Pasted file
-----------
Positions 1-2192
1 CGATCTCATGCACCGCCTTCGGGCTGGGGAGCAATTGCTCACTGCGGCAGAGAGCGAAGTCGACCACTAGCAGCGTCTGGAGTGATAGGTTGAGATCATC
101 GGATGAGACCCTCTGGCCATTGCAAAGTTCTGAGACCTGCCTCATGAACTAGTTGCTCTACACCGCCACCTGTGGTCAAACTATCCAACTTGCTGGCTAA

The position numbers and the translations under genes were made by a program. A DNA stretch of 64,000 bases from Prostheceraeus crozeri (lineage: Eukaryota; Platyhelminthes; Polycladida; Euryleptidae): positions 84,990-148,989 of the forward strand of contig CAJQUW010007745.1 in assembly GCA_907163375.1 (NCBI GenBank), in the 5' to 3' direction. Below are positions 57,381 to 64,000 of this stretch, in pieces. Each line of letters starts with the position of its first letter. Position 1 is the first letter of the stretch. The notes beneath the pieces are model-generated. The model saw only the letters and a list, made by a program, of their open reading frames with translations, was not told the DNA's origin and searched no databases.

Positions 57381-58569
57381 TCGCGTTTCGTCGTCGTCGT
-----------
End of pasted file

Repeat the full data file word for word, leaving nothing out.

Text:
Positions 1-2192
1 CGATCTCATGCACCGCCTTCGGGCTGGGGAGCAATTGCTCACTGCGGCAGAGAGCGAAGTCGACCACTAGCAGCGTCTGGAGTGATAGGTTGAGATCATC
101 GGATGAGACCCTCTGGCCATTGCAAAGTTCTGAGACCTGCCTCATGAACTAGTTGCTCTACACCGCCACCTGTGGTCAAACTATCCAACTTGCTGGCTAA

The position numbers and the translations under genes were made by a program. A DNA stretch of 64,000 bases from Prostheceraeus crozeri (lineage: Eukaryota; Platyhelminthes; Polycladida; Euryleptidae): positions 84,990-148,989 of the forward strand of contig CAJQUW010007745.1 in assembly GCA_907163375.1 (NCBI GenBank), in the 5' to 3' direction. Below are positions 57,381 to 64,000 of this stretch, in pieces. Each line of letters starts with the position of its first letter. Position 1 is the first letter of the stretch. The notes beneath the pieces are model-generated. The model saw only the letters and a list, made by a program, of their open reading frames with translations, was not told the DNA's origin and searched no databases.

Positions 57381-58569
57381 TCGCGTTTCGTCGTCGTCGT